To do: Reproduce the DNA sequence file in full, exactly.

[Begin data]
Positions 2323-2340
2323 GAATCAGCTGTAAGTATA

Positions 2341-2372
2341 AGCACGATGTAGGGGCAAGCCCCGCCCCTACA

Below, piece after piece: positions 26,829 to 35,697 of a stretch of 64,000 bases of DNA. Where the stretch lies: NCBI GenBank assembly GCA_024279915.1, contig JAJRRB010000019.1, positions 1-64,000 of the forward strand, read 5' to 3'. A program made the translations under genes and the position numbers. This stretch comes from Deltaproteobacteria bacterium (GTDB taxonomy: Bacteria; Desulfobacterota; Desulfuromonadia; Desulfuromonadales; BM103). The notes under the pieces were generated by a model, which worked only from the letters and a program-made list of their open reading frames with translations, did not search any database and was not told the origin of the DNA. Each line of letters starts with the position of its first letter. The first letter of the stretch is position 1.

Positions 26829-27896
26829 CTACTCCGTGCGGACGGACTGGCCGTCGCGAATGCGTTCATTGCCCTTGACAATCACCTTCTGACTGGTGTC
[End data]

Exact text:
Positions 2323-2340
2323 GAATCAGCTGTAAGTATA

Positions 2341-2372
2341 AGCACGATGTAGGGGCAAGCCCCGCCCCTACA

Below, piece after piece: positions 26,829 to 35,697 of a stretch of 64,000 bases of DNA. Where the stretch lies: NCBI GenBank assembly GCA_024279915.1, contig JAJRRB010000019.1, positions 1-64,000 of the forward strand, read 5' to 3'. A program made the translations under genes and the position numbers. This stretch comes from Deltaproteobacteria bacterium (GTDB taxonomy: Bacteria; Desulfobacterota; Desulfuromonadia; Desulfuromonadales; BM103). The notes under the pieces were generated by a model, which worked only from the letters and a program-made list of their open reading frames with translations, did not search any database and was not told the origin of the DNA. Each line of letters starts with the position of its first letter. The first letter of the stretch is position 1.

Positions 26829-27896
26829 CTACTCCGTGCGGACGGACTGGCCGTCGCGAATGCGTTCATTGCCCTTGACAATCACCTTCTGACTGGTGTC